As we noted earlier, viewers who like Al Murray will like this show. Viewers who want nothing more than a good quiz will hate it. We find ourselves liking the idea and the principle behind it very much. Compete For the Meat is a satire of the high-stakes, high-pressure game show. It revolves around a nonsense conceit: that a competition for a frozen chicken is important. It shouldn't be able to fly, but Compete For the Meat is able to hover above the ground, helped by a little hyperbole. "Ultimate Shuffleboard"? If you say so, and this is surely the first (and last) time we'll see shuffleboard on national television.
Compete For the Meat is a broad-brush satire. It's not a pastiche, it doesn't have the acute eye and attention to detail of Britain's Got the Pop Factor. That'll be because Pop Factor was a scripted programme, it didn't have the random element, the improvisation necessary for a genuine quiz involving the public.
As we noted earlier, this new show depends on its humour. The Pub Landlord is a one-note act, and we're not convinced that it's the right note to chime with the slightly surreal pastiche. Make no mistake, this isn't a bad show, but we do have the nagging feeling that it could be a bit better.
So Television for Dave, 30 May
When we recorded this programme, it was a broadcast pilot, a show made to see if the ideas floated or sank when shown on the small screen. In the month since, it's been picked up for a full series, and we reckon that's a decent idea.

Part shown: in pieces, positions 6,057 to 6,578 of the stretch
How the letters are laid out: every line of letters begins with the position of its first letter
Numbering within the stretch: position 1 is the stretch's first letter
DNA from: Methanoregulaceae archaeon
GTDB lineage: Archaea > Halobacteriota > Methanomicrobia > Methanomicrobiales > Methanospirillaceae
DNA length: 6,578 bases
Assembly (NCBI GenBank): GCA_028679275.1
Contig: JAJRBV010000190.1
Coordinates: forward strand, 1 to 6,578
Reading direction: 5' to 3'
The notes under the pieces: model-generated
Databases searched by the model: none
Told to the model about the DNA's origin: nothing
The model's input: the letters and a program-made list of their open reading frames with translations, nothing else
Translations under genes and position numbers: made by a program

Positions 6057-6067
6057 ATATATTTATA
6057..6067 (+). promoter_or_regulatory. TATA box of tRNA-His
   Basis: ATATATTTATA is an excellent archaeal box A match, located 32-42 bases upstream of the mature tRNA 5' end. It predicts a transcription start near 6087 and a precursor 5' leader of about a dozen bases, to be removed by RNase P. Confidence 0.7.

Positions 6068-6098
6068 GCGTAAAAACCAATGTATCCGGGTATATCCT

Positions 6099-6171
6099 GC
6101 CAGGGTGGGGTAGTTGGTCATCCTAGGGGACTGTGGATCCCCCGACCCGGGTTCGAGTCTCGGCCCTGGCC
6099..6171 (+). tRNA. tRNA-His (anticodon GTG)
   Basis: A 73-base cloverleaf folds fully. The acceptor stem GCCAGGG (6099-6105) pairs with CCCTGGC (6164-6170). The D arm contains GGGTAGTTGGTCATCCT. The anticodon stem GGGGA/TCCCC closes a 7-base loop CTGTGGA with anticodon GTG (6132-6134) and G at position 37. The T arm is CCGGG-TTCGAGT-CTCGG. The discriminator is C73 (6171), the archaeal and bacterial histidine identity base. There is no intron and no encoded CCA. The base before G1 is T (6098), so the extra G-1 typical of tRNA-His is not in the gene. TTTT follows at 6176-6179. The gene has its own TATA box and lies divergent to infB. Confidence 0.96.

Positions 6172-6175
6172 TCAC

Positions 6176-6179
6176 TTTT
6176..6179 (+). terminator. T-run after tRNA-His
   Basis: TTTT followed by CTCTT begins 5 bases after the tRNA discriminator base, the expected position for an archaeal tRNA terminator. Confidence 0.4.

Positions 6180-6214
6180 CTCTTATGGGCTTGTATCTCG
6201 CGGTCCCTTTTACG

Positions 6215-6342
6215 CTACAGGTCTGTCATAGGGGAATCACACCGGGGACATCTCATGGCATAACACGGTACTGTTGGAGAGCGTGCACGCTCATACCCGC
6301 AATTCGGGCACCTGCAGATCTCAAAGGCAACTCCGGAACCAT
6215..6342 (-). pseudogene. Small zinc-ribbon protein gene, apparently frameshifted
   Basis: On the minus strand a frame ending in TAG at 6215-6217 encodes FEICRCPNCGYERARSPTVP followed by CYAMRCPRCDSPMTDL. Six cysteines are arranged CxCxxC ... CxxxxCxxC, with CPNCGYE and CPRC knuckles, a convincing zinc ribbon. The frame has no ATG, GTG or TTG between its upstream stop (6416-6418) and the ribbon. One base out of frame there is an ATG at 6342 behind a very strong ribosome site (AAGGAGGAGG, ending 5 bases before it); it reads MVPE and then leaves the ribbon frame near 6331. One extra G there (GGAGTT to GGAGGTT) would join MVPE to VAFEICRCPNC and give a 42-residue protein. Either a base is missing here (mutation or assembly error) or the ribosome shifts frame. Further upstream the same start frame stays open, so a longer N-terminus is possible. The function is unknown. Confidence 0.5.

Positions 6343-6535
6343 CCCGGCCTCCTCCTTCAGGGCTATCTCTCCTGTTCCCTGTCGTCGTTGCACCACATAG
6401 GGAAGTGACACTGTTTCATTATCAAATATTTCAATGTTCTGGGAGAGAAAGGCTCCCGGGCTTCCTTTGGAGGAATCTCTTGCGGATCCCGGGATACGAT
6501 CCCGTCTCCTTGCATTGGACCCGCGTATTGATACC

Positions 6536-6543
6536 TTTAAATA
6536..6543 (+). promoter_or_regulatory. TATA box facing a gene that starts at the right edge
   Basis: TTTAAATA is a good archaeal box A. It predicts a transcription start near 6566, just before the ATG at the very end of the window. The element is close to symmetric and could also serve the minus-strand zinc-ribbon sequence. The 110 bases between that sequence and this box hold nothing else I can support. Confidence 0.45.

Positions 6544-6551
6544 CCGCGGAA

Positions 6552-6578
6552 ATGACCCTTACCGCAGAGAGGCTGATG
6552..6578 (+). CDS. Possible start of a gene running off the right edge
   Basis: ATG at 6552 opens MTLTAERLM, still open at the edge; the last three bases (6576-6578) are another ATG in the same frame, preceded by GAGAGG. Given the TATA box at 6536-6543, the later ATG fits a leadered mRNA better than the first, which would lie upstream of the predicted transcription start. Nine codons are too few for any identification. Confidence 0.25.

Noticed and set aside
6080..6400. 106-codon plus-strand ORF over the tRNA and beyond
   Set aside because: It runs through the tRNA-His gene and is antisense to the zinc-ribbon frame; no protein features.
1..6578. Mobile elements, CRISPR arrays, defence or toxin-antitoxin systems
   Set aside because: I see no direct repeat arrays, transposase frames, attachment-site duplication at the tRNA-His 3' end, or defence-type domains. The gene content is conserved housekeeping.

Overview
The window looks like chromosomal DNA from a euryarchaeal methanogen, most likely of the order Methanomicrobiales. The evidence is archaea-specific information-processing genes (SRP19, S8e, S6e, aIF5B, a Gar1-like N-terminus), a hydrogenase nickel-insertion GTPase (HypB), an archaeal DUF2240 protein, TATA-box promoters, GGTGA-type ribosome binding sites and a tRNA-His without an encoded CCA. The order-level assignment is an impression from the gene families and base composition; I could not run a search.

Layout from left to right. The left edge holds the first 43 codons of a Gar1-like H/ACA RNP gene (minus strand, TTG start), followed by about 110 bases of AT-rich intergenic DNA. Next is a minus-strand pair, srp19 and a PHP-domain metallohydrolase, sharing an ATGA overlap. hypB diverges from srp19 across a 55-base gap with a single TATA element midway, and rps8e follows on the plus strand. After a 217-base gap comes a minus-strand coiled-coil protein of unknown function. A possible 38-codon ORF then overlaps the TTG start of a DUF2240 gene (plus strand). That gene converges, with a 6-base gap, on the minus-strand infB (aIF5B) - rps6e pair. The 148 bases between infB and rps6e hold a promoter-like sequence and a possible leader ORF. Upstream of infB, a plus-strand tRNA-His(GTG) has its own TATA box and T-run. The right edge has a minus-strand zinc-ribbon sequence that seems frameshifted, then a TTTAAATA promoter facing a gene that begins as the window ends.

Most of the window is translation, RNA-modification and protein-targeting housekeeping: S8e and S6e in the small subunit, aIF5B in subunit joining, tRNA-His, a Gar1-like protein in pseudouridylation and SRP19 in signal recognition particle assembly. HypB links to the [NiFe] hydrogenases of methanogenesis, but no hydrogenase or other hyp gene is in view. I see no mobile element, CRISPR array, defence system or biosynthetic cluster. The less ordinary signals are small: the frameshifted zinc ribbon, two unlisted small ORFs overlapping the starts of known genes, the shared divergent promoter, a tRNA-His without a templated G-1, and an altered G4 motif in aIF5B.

As seems to be the way with all Dave productions, Big Ask opens with dramatic shots of a city skyline, and the show's logo brought up in big type against the urban backdrop. Then we zoom in on Alexander Armstrong's flat, which we're told has views over Philadelphia. And Orlando. Wonderfully clear air. The host delivers a brief opening monologue, before introducing his guests. For the pilot, these were Numberwang host Robert Webb, comedian Katy Wix, and Griff Rhys Jones, the Man in a Boat.
But they're not alone: locked in a basement is the most-seen man on television, Mr. Dave Lamb. On the day of this broadcast alone, Mr. Lamb appeared on Dave, Dave Ja Vu, Discovery Real Time, Discovery Real Time+1, DMAX, DMAX+1, DMAX+2, Channel 4, Channel 4+1, More4, More4+1, and (as we'll see next week) the CBBC channel. Over the course of the day, he'll broadcast for almost 60 hours, sometimes appearing in five or six places at once, a feat to test even the most ambitious presenters.
Back in the main show, round one is upon us. Here, the panellists are given one topic from three, and invited to come up with an interesting question relating to it. From the quality of the questions, we suspect that the panelists were given advance knowledge of these topics, allowing them to research the subjects. If they weren't, they're clearly a lot more clever than even we thought they were, and the quality of their questions deteriorated as the recording went on. Points for the other contestants if they can come up with the right answer, points for the setter if they beat their opponents, bonus points awarded at the chairman's discretion.
Round two is a faster round, slightly at odds with the rest of the game. While the other rounds are all about coming up with questions in the hope that someone will answer them, this round takes famous people and asks them questions they'll never answer. Think of that lad who called up the telly and asked Five Star why they were so not good.